NAD kinase from Neisseria meningitidis(L. Assairi)
NAD kinase is a nucleotide kinase producing NADP from ATP. Due to the role played by NADP in numerous metabolic reactions, this enzyme is essential in both prokaryotes and eucaryotes. Our purposes have been the followings: structural study, analysis of ATP and NAD recognition sites, study of catalytic mechanism and search of specific inhibitors. We have cloned by PCR the NAD kinase gene of N. meningitidis and overproduced the protein by using several expression vectors. A protein carrying a His-tag at its C-terminus, being the most soluble and active, has been selected. The characterization of NAD kinase by usual physico-chemical and kinetic methods is currently being performed.
5. Identification of proteins with unknown function Gagyi, T. Borza, L. Assairi, A.-M. Gilles collaboration with M. Straut & N. Bucurenci)
We have undertaken the study of a protein from E. coli with unknown structure and function, previously isolated by pseudo-affinity chromatography and identified by 2-D gel electrophoresis and mass spectrometry. This monomeric protein of 18.2 kD (YajQ) has been uniformly labelled by 15N and/or 13C. The secondary structure has just been resolved by homo- and heteronuclear NMR spectroscopy. The NMR data allows a detailed description of the molecule, indicating a structure able to bind single stranded-RNA species. A search for the natural ligand of this protein is currently being performed. In addition, we have carried out a study of a cluster consisting of four genes present only in Salmonella species and coding respectively a permease (DeoP), a deoxyribokinase (dRK), a repressor (DeoQ) and a protein of unknown function (OrfX). The DeoQ repressor regulates exclusively this cluster of genes. It is interesting to mention that DeoR, a repressor of deoCABD operon and homologous to DeoQ is able to repress the newly described operon. The DeoQ and OrfX proteins have been overproduced and characterized. Recently, crystals of OrfX have been obtained.
6. Two-dimensional gel electrophoresisLaurent-Winter)
The global analysis of bacterial proteomes has been pursued in collaboration with several units of the Pasteur Institute, particularly in pathogenic microorganisms,. Fifteen proteins have been identified in Vibrio cholerae which expression is regulated by VicH an analog of H-NS protein (Unité de Régulation de l'Expression Génétique). The analysis of mutant of Staphylococcus aureus, which is modified in the two compounds regulation system has allowed to select ten proteins which could be potential targets of mutated regulatory gene (Unité de Biochimie Microbienne). Ten proteins have been identified in M. tuberculosis as potential targets for a transcriptional activator belonging to AraC, which activity is essential for the virulence (Unité de Génétique Mycobactérienne). Finally, in encapsulated yeast, Cryptococcus neoformans, 2-D gel electrophoresis associated with immune blot analysis techniques have permitted the identification of a new protein of 40 kDa, involved in the humoral response of animals surviving to the infection with Cryptococcus (Unité de Mycologie).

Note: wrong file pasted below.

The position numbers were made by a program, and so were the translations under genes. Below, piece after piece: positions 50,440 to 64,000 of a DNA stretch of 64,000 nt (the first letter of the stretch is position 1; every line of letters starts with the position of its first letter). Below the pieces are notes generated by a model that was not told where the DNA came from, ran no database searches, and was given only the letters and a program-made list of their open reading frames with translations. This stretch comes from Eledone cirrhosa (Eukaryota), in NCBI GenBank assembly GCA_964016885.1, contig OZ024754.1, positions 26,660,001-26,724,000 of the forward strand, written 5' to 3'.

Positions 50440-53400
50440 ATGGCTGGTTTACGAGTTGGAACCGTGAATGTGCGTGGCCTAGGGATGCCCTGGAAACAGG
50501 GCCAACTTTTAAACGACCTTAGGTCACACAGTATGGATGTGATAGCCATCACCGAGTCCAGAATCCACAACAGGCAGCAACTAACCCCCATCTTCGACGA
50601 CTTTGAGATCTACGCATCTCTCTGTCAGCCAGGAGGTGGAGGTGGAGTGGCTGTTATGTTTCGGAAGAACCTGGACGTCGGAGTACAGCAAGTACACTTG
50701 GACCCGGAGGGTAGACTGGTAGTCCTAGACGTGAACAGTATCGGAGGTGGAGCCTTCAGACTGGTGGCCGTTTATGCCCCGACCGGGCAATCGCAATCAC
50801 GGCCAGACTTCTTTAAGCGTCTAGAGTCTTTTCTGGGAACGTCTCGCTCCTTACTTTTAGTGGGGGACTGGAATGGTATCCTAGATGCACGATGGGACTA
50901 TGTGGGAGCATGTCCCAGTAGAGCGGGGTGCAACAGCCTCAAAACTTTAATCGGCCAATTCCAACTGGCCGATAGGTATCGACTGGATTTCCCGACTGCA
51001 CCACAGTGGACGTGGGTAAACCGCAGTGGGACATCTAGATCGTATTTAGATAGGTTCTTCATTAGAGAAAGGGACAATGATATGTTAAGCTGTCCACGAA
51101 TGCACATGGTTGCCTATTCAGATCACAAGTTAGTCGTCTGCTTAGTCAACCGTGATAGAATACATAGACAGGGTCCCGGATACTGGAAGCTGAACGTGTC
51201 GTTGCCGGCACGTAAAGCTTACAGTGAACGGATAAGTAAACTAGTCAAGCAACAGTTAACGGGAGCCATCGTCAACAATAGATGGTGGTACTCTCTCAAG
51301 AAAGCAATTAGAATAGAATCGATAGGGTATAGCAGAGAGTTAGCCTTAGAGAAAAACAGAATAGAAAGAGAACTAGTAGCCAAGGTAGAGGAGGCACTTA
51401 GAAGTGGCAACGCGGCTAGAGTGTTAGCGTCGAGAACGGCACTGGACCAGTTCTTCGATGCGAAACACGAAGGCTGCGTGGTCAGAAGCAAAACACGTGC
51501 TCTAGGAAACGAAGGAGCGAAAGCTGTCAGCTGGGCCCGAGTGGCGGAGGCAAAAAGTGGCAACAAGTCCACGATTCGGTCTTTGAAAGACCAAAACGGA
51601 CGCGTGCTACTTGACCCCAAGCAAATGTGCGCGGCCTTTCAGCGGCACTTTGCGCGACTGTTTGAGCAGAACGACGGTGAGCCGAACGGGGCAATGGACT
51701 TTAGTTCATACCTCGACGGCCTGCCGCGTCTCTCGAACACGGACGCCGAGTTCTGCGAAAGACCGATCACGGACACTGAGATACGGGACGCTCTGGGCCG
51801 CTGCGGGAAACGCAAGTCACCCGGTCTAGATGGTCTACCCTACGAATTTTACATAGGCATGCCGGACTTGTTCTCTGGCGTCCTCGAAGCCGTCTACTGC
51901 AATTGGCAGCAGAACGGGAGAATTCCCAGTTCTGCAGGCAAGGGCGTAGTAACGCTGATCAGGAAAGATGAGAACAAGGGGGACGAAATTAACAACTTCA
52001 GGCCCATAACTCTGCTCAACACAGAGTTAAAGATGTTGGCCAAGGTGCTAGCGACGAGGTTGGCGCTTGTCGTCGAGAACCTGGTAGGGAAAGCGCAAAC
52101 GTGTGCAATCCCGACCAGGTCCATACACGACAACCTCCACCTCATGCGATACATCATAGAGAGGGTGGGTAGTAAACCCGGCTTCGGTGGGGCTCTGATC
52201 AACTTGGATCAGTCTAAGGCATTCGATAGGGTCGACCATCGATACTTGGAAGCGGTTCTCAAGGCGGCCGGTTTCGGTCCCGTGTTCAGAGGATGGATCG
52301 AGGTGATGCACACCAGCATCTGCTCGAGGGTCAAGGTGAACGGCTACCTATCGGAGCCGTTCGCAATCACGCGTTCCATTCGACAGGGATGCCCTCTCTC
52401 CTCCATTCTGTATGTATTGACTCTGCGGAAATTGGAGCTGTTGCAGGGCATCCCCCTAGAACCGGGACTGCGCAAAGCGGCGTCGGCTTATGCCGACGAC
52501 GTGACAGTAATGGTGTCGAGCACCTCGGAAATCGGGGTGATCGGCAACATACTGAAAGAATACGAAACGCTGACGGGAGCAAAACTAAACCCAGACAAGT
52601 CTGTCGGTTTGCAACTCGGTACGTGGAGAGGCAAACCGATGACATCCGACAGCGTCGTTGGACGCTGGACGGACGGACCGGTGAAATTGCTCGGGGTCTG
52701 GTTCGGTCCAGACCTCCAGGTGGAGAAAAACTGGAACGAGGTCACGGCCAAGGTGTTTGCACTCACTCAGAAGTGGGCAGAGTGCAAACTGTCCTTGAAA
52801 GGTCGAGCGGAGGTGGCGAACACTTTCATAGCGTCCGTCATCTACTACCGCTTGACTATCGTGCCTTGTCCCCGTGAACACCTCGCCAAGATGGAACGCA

7. Mass spectrometryA. Namane, J.-C. Rousselle)
During the last year, we have continued to perform analyses by mass spectrometry with the main purpose to characterize and identify bacterial proteins. A sensitivity ranging between 100 fentomoles and 1 picomole is reached in the identification of proteins separated by 2D-gel elecrophoresis. More than 800 analyses have been performed. For the "Programme Transversal de Recherche", entitled "Glycosylation d'épitopes immunodominants de M. tuberculosis" (G. Marchal), 16 new exported and potentially glycosylated proteins, among which, six are unknown. In collaboration with the Unité d'Interactions Moléculaire (A. Jacquier), we identified in yeast by mass spectrometry protein complexes belonging to mitochondrial ribosomes. Among these, sixteen proteins, which have not been previously described, belong to the small subunit of yeast mitochondrial ribosome.